Biden And Sunak — The Energy Policy Odd Couple
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Talk about the odd couple.

On the face of it, Britain’s prime minister Rishi Sunak and U.S. president would seem to have little in common. The former is a right-of-center politician with an eye on free markets, while the latter is a left-of-center leader.

Yet, recent news shows they have at least one thing in common. They are both presiding over their national energy policies, which are without doubt self-contradictory and inconsistent.

Let’s start with Biden.

Long-time readers will already know that one of the U.S. president’s early efforts when he came to office was to ban the sale of new Federal land drilling leases to energy companies. It was sure to make oil supply in the U.S. lower than it would otherwise have been and, therefore gasoline prices higher than they could have been. Eventually, a court overturned his edict.

Fast forward a few months, and the administration complained that energy companies were “unAmerican” because of the high price of oil partly caused by Biden’s drilling Federal land ban.

However, the latest move takes the cake. The administration is now looking at a ban on gas cookers. It’s based on the idea that when natural gas is burned it creates pollutants that harm people. Its true those cookers do produce toxic gases.

If the cooker ban happens it will mean using electricity for cooking your morning fried eggs instead of gas. And that’s exactly where the inconsistency begins.

But here’s the rub. Switching to electricity could be even more toxic for the environment.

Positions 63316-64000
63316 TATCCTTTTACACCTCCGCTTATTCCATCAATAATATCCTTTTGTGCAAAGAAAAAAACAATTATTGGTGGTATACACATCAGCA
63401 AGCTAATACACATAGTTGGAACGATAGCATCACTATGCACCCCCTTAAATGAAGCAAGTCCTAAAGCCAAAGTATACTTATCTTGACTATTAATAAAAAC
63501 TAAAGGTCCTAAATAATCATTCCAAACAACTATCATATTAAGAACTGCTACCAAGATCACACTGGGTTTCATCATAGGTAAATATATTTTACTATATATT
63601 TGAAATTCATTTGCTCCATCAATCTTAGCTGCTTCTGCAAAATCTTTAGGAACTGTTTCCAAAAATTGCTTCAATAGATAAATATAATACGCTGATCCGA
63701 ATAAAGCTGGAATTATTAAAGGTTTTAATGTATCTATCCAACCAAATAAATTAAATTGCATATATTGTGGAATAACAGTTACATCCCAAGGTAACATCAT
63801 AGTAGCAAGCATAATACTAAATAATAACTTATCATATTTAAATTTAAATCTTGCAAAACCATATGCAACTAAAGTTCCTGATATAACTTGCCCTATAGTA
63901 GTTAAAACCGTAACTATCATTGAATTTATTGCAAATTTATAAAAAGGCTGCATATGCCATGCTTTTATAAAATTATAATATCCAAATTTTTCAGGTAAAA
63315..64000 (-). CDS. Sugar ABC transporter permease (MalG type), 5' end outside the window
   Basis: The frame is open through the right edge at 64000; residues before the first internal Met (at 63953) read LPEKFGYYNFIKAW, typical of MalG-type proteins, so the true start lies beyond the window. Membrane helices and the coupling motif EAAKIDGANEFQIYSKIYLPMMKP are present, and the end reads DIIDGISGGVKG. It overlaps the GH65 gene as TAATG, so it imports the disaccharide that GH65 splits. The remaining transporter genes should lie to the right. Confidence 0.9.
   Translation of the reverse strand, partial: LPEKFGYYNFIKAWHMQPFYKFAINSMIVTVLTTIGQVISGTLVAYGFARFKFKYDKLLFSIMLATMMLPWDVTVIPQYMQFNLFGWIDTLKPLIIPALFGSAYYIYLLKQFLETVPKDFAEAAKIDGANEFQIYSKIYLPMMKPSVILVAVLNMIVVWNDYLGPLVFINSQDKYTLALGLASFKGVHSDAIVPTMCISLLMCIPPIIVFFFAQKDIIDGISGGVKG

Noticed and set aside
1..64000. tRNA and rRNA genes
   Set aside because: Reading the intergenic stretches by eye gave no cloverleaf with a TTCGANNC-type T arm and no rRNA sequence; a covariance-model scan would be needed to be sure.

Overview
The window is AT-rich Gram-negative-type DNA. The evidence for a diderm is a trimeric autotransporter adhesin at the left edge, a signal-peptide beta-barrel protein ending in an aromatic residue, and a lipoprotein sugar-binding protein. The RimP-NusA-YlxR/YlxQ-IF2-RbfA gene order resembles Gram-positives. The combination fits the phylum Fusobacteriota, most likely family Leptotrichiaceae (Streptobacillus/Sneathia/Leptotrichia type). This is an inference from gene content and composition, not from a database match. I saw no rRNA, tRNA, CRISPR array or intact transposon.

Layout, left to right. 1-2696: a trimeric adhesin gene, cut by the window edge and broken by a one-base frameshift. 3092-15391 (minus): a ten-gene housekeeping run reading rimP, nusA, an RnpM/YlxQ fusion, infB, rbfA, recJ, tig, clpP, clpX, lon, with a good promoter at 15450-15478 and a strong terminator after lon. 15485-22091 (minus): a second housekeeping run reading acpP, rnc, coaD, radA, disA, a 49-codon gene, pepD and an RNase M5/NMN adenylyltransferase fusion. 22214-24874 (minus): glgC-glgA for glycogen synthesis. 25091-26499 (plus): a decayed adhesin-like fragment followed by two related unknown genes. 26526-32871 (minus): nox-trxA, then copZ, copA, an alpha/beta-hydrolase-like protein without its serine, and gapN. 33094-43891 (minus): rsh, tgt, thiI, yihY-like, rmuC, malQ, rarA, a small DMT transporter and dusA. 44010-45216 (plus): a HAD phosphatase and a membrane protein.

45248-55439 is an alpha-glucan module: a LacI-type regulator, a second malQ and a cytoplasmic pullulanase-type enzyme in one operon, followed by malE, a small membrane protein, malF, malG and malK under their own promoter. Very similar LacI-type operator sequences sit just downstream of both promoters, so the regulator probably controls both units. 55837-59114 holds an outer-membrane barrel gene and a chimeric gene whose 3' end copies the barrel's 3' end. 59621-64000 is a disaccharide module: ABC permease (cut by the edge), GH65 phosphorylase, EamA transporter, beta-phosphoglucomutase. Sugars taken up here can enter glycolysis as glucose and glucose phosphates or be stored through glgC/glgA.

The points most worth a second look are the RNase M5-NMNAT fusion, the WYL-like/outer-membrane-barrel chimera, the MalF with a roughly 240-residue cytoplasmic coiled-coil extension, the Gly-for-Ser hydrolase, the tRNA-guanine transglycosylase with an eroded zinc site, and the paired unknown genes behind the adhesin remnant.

In the U.S. 38% of electricity power is generated using natural gas, and a further 22% is produced from coal. Burning coal is generally considered to be far more toxic than is burning gas.

However, switching to cooking with electricity will mean more natural gas and coal get burned than previously. The result of at least as much pollution as before and possibly more — doesn’t seem to worry the Biden administration. Yet it should.

If toxic pollution is bad, it’s bad. Getting rid of America’s gas cookers won’t help. It may increase airborne pollution. Getting rid of coal power generation, followed by natural gas, and then banning gas cookers may actually help the administration’s goals. Right now, it just looks like an expensive, incomprehensible, self-defeating distraction.

While Biden is doing a great of pursuing a weird energy policy, Sunak isn’t far behind.

Already, we know that Sunak reinstated a fracking ban in the UK and then cut a deal with Biden to import masses more natural gas from the U.S., much of which was extracted using fracking technology.

Fracking is tremendously unpopular in the U.K., usually o the grounds that it hurts the environment. By the same token, fracked natural gas in the U.S. must also be harmful to the environment. Again, its a backwards and inconsistent energy policy.

It gets worse. Sunak’s government also green-lighted the U.K.’s first new coal mine in decades. As already mentioned, coal is far more harmful than is natural gas, fracked or otherwise.

More recently, Sunak said he wanted to protect Scotland’s oil and gas industry, which the devolved Scottish government, led by Nicola Sturgeon, says it wants to phase out for environmental reasons.

Again, there’s some strange going on here with Sunak (also with Sturgeon by that’s another story). The prime minister wants Scotland’s fossil fuel industry to keep pumping oil and drilling for gas, which we have heard are environmentally harmful. At the same time he is concerned enough about the environment to ban fracking in England.

Sunak and Biden both seem to be running an ad hoc policy platter du jour. Which pretty much means, we’ll decide what we will whether or not it clashes with the previous decison.

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